How Does Stress Affect Your Risk of Diabetes?

Diabetes is no joke. It affects the lives of nearly 29 million people in the US each year and increases their risk of serious complications, from blindness and amputations to stroke. Type 1 diabetes is an immune disorder that’s usually diagnosed in childhood or adolescence. Type 2 diabetes can take years to develop and multiple factors contribute to an adult being diagnosed.

The vast majority of diabetes patients, 90-95%, suffer from type 2 diabetes. If you’re concerned about type 2 diabetes, it’s important to consider your overall health, lifestyle practices, and current quality of life.

Dr. Susan Biegel has over 25 years of experience in treating people at risk for and affected by diabetes. She’s learned that a preventive approach is critical when it comes to lowering your risk of being diagnosed and lessening or reversing your symptoms if you’ve already received a diagnosis.

What is type 2 diabetes?

Type 2 diabetes happens when your cells don’t interact with insulin - a hormone that your pancreas produces - as they should. When this happens, your blood sugar is prevented from being used as energy.

Consequently, your pancreas goes into “overdrive” to make up for the problem, but it can’t.

The result is rising blood sugar levels, which lead to prediabetes and finally to full-blown diabetes.

What are the risk factors for type 2 diabetes?

The most common risk factors for type 2 diabetes include being:

There’s good news if you’re at risk for type 2 diabetes: There’s much that is within your power to either inhibit or completely stop the arrival of diabetes at your doorstep. You’ve likely heard the most common ones, which are losing weight, eating a healthy diet, and upping your exercise.

Can high stress put me at greater risk for developing diabetes?

It shouldn’t come as a complete surprise to you that stress, which is connected to many health problems, can also contribute to type 2 diabetes, but it’s a risk factor that isn’t talked about as frequently as others.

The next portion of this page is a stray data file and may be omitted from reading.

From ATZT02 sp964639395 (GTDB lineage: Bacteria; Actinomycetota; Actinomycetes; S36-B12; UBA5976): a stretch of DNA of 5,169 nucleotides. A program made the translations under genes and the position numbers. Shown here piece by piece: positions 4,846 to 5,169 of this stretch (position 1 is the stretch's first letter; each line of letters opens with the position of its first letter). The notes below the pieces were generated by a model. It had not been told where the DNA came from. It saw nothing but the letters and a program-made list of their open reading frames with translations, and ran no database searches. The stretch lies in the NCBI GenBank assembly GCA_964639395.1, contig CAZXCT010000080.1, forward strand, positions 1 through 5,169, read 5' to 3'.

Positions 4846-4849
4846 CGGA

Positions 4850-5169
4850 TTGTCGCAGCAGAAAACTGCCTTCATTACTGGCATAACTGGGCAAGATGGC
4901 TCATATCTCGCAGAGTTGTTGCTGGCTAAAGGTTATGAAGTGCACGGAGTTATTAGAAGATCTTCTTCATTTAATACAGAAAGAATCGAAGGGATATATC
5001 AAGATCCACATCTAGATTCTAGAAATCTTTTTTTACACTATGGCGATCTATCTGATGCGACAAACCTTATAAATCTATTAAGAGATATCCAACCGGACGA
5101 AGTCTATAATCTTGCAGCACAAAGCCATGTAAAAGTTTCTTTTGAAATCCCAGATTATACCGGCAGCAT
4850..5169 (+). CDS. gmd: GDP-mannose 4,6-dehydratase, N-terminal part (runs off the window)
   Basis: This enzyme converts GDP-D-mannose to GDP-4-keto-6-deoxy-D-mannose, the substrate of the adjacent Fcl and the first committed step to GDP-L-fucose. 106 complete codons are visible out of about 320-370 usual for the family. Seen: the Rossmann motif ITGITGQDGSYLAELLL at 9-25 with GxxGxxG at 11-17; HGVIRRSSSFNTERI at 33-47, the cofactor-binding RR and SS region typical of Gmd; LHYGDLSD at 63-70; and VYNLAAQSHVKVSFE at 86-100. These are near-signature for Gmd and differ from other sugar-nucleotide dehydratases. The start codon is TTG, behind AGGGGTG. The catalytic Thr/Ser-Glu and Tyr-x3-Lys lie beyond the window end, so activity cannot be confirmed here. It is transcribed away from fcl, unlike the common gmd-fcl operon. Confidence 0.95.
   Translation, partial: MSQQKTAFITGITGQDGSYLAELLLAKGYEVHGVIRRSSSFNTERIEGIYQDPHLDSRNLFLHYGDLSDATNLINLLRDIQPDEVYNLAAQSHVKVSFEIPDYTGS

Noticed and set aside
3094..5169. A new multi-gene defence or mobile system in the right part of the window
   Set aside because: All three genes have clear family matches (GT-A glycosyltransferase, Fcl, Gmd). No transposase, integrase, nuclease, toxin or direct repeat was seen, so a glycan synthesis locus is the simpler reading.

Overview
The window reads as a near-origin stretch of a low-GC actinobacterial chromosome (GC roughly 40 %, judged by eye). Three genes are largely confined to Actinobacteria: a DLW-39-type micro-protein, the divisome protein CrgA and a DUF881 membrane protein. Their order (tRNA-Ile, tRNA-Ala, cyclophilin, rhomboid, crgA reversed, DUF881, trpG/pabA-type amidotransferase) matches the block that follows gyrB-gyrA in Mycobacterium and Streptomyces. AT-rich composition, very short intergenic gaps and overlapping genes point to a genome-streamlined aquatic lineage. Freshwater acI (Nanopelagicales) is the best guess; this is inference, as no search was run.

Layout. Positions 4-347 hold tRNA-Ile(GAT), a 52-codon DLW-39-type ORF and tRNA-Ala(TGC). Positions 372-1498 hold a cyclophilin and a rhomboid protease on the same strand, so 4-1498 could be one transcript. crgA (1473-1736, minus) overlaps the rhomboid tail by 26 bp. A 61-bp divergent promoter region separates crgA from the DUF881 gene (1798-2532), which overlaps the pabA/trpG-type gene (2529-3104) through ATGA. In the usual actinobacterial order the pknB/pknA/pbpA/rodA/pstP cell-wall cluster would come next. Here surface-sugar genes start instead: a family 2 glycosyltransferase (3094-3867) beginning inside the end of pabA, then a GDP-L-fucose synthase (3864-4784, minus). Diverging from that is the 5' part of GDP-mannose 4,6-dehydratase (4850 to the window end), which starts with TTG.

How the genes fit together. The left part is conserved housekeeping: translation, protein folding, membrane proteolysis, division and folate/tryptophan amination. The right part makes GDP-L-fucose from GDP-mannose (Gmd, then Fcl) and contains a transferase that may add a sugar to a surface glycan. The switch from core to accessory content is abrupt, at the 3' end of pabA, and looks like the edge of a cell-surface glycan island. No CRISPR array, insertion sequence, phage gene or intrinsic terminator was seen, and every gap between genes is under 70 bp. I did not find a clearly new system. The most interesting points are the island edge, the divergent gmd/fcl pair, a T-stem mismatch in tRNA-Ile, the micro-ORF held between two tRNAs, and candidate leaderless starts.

According to the Cleveland Clinic’s Dr. Mary Vouyiouklis Kellis, a member of the Department of Endocrinology, Diabetes, and Metabolism, and a provider at Cleveland’s Solon Family Health Center, “Stress puts your body into a flight or fight mode. As a result, your levels of hormones, such as adrenaline and cortisol, rise. This can impact your blood glucose levels.”

Additionally, stress causes you to produce more of the hormone cortisol, which stimulates your appetite. This is a factor that could lead to being overweight, which also raises your risk for type 2 diabetes.

What can I do to effectively lower my stress levels and my diabetes risk?

Fortunately, you have options for reducing your stress that will not only help you lower your risk for diabetes, but reduce your chances of being diagnosed with other conditions like heart disease. Stress reduction techniques that Dr. Biegel encourages her patients to explore include:

The best thing about this medicine is that everything on this list is fun and enjoyable. Treating stress is an important gift you give to yourself.

Team up with Dr. Biegel to examine and lower your risk for developing type 2 diabetes

Dr. Biegel’s time at both the Loma Linda University School of Medicine and the Loma Linda University Medical Center instilled in her the importance of preventive care in cultivating wellness. Loma Linda is one of the world’s five Blue Zones, or areas where residents enjoy an exceptionally high quality of life and live to advanced ages.

Dr. Biegel offers some of the most advanced care to Inland Empire community members who are looking to lower their diabetes risk or manage their condition. Call our office today or request an appointment online at our website.

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